Transporter 3 peaks at abject. In scaling this giddy height it plums so many depths that it would take me a month, a scroll of human flesh and a pint of my own blood just to list them. Instead let me quickly sketch out the principal travesties, before shifting my energy to the one real crime against celluloid.
Let’s begin with the story. Frank Martin, played by Jason Stratham, wakes up to find himself with a bracelet bomb strapped to his wrist that will explode if he wanders too far from his car. He’s then packed a picnic lunch by the bad guys and sent off to escort a package to Bucharest. So far, so Transporter. Unfortunately, this delicious slice of ludicrousness is delivered by a script so terrifyingly bad that I’m afraid to quote any of the lines for fear of being sued for emotional damage. It’s a script so appalling that only the very worst actors could do it justice, and aside from a few rebels, by God they succeed. Dialogue is chewed over and spat onto the screen at a rate of knots, and by the time the film ends you really will wonder if every conversation starts with an exclamation.
However, judging an action film on its dialogue is like judging Hamlet for its flamethrower scene, so let’s address the fights. Or, to be correct, the fight. There’s three big fights peppered throughout the movie, but if you look carefully you’ll notice they’re actually the same one in three different locations. In each, our hero is surrounded by a posse of bad guys, requiring him to strip down to his naked torso in order to towel slap the bitch out of them with his own clothes. In a stroke of genius the director has decided the best way to hide this fact is to edit the fights down into an incomprehensible mess of flashing lights and sound effects, which only succeed in making you feel as if you’re having a prolonged fit each time one starts.
I can only put this down to the movie receiving the same budget from the studio as an English inventor would get peddling a new type of gnome to the bank. Evidence of this cost cutting is in effect throughout, from the Audi that can’t be scratched, shot, dented or buffed even after driving into a train, right through to the girl. Oh God, the girl. The love interest. If life was fair she’d be charged with crimes against humanity. This is a girl so bad her character starts off sounding like Yoda, and ends as Borat. In bridging these diverse acting styles her character moves through a range of emotions that can best be summed up as sulky, moany, slutty and dowdy. Indeed, at one point it got so bad I would seriously have considered donating the flesh from my bones if somebody had offered to choke her with it. Yet, somehow we’re meant to buy into her as a love interest. She’s so irritating that when she and Frank finally made their moves, the audience actually groaned.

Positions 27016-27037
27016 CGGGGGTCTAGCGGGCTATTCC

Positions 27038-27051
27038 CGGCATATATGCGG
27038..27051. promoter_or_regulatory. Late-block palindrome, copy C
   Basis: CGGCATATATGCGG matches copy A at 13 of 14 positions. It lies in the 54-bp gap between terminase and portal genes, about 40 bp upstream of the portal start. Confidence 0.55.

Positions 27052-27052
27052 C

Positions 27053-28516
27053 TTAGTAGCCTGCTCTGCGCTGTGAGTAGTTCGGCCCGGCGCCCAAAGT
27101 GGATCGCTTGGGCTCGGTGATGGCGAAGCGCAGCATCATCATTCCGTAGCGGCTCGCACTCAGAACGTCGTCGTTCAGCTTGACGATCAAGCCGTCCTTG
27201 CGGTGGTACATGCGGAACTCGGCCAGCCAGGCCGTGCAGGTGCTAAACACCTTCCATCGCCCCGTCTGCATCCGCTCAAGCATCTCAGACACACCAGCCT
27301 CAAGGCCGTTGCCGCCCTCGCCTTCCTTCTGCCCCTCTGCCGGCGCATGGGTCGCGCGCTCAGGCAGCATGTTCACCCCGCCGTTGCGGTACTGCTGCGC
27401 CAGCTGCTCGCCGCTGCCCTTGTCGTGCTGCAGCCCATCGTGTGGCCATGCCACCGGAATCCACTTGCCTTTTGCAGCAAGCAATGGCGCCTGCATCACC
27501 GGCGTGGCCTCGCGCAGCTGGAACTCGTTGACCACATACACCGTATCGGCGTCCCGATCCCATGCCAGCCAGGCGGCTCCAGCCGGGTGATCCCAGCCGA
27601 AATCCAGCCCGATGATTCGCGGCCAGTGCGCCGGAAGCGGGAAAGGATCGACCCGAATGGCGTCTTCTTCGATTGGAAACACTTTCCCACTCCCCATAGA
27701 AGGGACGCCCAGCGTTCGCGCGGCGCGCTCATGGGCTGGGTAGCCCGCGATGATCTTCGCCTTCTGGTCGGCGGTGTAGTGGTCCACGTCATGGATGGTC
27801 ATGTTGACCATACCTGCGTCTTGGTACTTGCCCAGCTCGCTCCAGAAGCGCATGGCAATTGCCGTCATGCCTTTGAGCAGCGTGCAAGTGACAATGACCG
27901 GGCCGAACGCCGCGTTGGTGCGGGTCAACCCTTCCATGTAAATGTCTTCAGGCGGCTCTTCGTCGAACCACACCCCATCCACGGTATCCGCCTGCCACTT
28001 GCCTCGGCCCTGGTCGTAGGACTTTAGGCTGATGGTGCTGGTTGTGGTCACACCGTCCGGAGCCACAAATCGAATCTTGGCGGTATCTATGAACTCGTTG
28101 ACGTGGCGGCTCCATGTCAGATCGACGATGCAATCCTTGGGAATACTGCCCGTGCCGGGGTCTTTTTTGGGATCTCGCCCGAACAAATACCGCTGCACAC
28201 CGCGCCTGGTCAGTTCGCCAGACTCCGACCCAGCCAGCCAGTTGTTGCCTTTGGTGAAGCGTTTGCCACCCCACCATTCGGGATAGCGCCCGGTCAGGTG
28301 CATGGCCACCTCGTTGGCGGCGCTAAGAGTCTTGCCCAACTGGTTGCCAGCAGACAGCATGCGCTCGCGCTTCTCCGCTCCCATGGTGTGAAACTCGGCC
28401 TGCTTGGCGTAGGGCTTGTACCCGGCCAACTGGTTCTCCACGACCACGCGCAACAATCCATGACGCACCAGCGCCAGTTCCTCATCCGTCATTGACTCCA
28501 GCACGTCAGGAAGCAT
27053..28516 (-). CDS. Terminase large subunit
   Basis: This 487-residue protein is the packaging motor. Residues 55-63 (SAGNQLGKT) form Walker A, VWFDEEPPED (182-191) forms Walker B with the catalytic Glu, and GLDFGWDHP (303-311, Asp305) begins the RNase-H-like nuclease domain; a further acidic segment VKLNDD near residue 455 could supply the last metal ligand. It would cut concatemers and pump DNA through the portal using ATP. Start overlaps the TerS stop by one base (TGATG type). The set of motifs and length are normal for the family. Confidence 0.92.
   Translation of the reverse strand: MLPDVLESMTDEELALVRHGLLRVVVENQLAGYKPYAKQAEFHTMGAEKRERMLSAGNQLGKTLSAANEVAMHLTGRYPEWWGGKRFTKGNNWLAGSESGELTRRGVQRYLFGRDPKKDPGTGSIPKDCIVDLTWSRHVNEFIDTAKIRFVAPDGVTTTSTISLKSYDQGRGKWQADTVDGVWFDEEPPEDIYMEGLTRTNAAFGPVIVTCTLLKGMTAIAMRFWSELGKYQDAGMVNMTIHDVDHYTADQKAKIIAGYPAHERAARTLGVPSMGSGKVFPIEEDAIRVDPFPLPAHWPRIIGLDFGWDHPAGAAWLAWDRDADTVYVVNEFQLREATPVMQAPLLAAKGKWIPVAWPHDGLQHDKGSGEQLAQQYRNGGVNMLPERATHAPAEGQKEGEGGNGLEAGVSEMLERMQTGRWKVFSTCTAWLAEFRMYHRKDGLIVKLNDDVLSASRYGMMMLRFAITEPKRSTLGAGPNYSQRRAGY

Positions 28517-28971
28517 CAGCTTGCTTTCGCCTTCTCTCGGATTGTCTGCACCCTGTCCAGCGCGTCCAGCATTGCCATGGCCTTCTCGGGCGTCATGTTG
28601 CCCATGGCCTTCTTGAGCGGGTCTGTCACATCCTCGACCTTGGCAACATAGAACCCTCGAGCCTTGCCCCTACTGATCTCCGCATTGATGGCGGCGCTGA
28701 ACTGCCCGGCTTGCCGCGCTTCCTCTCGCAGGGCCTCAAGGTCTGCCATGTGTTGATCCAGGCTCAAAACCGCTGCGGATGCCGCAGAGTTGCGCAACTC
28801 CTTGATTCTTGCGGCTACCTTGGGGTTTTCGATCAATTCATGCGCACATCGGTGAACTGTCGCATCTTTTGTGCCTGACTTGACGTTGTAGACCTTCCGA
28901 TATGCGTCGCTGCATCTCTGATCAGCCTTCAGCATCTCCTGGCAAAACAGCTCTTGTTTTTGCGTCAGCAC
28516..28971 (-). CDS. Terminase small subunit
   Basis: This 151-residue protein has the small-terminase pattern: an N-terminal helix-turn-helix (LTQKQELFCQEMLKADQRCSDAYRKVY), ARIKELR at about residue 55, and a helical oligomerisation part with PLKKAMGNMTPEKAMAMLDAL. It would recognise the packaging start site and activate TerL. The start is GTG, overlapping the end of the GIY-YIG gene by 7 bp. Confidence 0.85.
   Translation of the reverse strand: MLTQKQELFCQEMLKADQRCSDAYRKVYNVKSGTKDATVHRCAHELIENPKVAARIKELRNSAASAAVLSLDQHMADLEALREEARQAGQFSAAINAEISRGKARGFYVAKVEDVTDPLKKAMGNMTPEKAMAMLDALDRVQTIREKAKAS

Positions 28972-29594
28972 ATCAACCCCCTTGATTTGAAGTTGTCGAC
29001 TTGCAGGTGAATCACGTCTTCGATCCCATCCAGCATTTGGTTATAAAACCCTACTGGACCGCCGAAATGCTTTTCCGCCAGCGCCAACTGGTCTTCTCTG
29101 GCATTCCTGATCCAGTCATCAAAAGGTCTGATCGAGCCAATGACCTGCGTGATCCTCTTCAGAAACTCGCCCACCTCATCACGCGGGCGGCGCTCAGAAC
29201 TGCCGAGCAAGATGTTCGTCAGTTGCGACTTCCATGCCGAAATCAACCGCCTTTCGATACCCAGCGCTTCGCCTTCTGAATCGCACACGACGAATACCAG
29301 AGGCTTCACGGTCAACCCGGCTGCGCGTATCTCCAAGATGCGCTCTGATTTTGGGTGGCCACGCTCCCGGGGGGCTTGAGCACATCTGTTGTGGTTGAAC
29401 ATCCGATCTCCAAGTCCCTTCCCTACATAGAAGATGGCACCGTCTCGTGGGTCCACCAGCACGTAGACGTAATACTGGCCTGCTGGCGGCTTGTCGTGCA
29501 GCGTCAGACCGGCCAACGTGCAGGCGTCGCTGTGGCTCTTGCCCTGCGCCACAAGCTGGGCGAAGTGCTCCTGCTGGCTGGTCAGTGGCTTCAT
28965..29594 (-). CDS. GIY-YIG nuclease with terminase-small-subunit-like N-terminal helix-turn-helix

Yet, if you’ve skipped ahead you’ll have noticed I’ve awarded Transporter 3 a princely two stars. If you haven’t skipped to the end, do so now, we’ll wait. Two stars, for two reasons. The first is The Statham. That’s right, we’re using the definitive article because he now owns this genre body and soul. God only knows how he managed to interrupt the Arnold Schwarzenegger/Rock coronation – though we’d suggest a rocket launcher and a kick to the crotch on this evidence – but somehow Statham has usurped the eighties action-movie throne. Admittedly, he may have the acting range of a jam doughnut, but that’s irrelevant. He has the cool delivery and self-confident swagger of an actor comfortable in his skin, and is eminently watchable throughout.
The second is for Francois Berleand who plays Tarconi, the French cop from the first two films who’s Frank’s only friend. The two have a genuine chemistry that brings a couple of nice lines, and a dazzling exchange on why Russians are so dour which belongs in a much better film than this. In fact, it would have fitted into either of the first two quite comfortably, because while they were dumb, at least they were enjoyable. Transporter 3 isn’t.